Fairtrade elephant pot

We see a lot of articles about how you can save money by growing your own food. And it’s true, it’s absolutely true, you can. A packet of salad seeds is roughly the same price as a bagged salad, and will keep you in salads all summer (and probably beyond). You can save money by picking up seeds at seed swaps, saving your own seeds, sharing with friends and neighbours, making your own compost and plant feeds and recycling household items into pots, etc. But there’s an elephant in the room – a factor that’s often left out.

Container growing is increasingly popular, especially with Generation Rent who need to be able to move their garden, and anyone in urban areas where the top of the waiting list for an allotment is like the retirement age – as you get closer to it, it just moves farther away. My friend Chris, for example, has decided to grow his potatoes in containers this year, and for that he needs… mud, as he calls it. Except it’s not mud (or dirt) – garden soil doesn’t work well in containers. You need some sort of potting mix to grow vegetables in containers. If you’ve got a large garden you can make enough compost and leaf mould to make your own potting mixes, but I suspect that habit is dying out.


SylvaGrow peat-free potting compost

It’s possible to pick up peat-based potting mixes for next to nothing at garden centres, DIY stores and even supermarkets. It’s familiar and reliable, but it’s contributing to the destruction of peat bogs (a valuable wildlife habitat) and to global warming (peat bogs act as carbon dioxide sinks).

Peat-free alternatives are (a) more difficult to find and (b) usually more expensive. Buying in bulk is generally cheaper, but then you have the problem of getting it home, and storing it in a dry place – and potting compost doesn’t last forever. It should probably be sold with a ‘best before’ date printed on it. You can have it delivered… if you need a lot all in one go. Wyevale Garden Centres offer a peat-free potting compost in their range, and their policy is to keep it at the same price as their peat-based version. Since I worked in one of their stores last summer, I can tell you that (here, at least) it wasn’t popular. I used it myself last year, and so I know it’s not great in containers. It has a tendency to go all claggy. It’s fine in the raised beds, as part of a mix in a large enough volume to be a ‘living’ soil, but this year I’m filling my containers with something nicer (and more expensive). Buying it involved a trip to a garden centre an hour or so away, where I found Sylvagrow, Dalefoot seed compost and New Horizon.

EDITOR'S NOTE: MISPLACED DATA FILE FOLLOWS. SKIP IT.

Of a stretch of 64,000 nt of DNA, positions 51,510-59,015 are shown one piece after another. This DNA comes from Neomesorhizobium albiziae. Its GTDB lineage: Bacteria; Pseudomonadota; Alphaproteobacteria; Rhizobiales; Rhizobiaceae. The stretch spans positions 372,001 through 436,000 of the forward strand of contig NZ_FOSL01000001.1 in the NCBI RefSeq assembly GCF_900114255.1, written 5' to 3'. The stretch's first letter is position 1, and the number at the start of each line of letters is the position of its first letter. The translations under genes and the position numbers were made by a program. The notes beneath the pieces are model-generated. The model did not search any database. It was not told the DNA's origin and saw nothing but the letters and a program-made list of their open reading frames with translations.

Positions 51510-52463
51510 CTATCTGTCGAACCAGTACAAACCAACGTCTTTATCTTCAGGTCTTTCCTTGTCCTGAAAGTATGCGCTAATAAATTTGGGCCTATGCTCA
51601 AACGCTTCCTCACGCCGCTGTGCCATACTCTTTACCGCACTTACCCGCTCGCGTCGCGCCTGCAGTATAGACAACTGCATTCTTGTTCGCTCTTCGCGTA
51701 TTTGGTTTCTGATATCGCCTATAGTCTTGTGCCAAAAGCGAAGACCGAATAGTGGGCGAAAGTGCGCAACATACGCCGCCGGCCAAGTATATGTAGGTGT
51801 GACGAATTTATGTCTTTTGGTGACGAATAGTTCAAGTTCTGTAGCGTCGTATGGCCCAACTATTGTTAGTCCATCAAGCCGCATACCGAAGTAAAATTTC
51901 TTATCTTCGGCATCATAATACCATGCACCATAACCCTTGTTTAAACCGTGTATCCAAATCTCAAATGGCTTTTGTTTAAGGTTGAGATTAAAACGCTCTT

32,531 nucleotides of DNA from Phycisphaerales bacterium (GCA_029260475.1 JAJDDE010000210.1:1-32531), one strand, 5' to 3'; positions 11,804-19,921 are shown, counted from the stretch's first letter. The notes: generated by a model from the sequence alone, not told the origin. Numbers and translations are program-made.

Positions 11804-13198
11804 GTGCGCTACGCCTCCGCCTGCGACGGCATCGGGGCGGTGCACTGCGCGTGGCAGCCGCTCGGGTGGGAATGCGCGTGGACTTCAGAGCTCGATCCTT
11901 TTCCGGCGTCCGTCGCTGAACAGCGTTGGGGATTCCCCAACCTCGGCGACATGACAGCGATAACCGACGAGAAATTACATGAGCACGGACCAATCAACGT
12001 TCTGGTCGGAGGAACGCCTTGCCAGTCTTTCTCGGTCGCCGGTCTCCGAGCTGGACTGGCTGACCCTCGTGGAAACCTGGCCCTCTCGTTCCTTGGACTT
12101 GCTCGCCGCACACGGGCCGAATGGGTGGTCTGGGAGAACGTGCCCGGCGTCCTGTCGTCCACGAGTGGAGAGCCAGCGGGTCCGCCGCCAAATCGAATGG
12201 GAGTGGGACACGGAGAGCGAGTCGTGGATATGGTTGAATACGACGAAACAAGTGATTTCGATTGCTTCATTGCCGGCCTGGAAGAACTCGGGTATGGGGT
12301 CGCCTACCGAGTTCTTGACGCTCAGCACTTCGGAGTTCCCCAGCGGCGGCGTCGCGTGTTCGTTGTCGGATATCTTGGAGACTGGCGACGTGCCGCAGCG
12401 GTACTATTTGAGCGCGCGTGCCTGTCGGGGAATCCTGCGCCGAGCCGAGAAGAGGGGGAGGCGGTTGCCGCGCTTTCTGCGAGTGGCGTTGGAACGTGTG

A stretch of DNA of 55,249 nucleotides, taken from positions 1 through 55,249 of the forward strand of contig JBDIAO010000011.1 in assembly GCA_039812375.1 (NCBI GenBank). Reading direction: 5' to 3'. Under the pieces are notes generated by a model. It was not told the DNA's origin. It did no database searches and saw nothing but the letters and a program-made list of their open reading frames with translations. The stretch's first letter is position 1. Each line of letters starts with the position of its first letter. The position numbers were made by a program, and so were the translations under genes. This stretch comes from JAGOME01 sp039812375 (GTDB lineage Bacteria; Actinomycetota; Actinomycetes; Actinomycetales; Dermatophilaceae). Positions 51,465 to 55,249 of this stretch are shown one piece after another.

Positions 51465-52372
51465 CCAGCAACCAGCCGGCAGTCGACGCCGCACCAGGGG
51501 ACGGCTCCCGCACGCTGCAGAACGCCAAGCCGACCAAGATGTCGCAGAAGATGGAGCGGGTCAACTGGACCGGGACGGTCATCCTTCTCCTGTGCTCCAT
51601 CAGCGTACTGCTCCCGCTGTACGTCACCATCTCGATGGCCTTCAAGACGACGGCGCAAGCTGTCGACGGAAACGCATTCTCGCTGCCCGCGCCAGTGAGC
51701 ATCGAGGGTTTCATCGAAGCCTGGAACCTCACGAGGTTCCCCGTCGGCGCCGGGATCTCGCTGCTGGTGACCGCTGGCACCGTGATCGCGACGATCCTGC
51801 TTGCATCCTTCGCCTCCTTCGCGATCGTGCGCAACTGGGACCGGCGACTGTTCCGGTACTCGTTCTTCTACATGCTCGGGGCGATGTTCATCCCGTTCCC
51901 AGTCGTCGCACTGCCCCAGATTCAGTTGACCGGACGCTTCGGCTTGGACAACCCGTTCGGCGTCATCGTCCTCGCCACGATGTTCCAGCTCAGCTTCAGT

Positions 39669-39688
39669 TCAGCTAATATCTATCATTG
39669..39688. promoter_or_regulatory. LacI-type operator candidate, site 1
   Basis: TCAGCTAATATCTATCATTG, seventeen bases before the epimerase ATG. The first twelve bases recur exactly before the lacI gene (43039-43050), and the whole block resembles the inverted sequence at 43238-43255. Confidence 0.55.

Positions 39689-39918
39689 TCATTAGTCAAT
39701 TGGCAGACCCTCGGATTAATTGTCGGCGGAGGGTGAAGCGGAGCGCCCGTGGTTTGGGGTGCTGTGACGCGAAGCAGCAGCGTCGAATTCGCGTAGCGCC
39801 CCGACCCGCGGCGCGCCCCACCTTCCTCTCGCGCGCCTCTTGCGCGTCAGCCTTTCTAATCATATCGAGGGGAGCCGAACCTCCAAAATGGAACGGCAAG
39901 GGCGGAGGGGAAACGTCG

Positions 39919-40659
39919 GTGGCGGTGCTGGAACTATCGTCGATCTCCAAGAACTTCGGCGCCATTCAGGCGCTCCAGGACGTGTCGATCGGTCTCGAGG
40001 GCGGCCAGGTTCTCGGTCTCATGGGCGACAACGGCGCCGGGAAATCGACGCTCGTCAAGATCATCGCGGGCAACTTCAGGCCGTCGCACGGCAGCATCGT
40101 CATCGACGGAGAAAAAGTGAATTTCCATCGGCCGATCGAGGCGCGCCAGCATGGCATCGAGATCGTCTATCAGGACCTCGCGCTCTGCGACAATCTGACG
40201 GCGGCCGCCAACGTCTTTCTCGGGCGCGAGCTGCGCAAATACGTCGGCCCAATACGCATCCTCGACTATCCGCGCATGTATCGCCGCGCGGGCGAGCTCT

Dalefoot peat-free potting compost

I didn’t like the Dalesfoot seed compost much. It was incredibly dense, and had got wet – shovelling it into modules wasn’t the easiest thing in the world. I trialled it against New Horizon, though, and the plants didn’t seem to mind; they were happy in either. Sylvagrow has a tendency to go grey and crumbly across the top where it dries out, but again the plants don’t seem to mind, and it’s nice stuff to handle – friable, you might say.

Does growing your own vegetables in peat-based compost present more or less of an environmental issue than buying them in a supermarket? I don’t know, those kind of analyses are difficult and involve various assumptions. I’m simply saying that yes – you can can absolutely save money by growing your own vegetables, if you need to. But unless you’ve got the time and space to go the whole hog and make your own compost and potting mixes, it’s very difficult to save the planet at the same time, and that’s something we need to change.


New Horizon peat-free potting compost

What are you tips for keeping the cost down, without compromising on potting compost?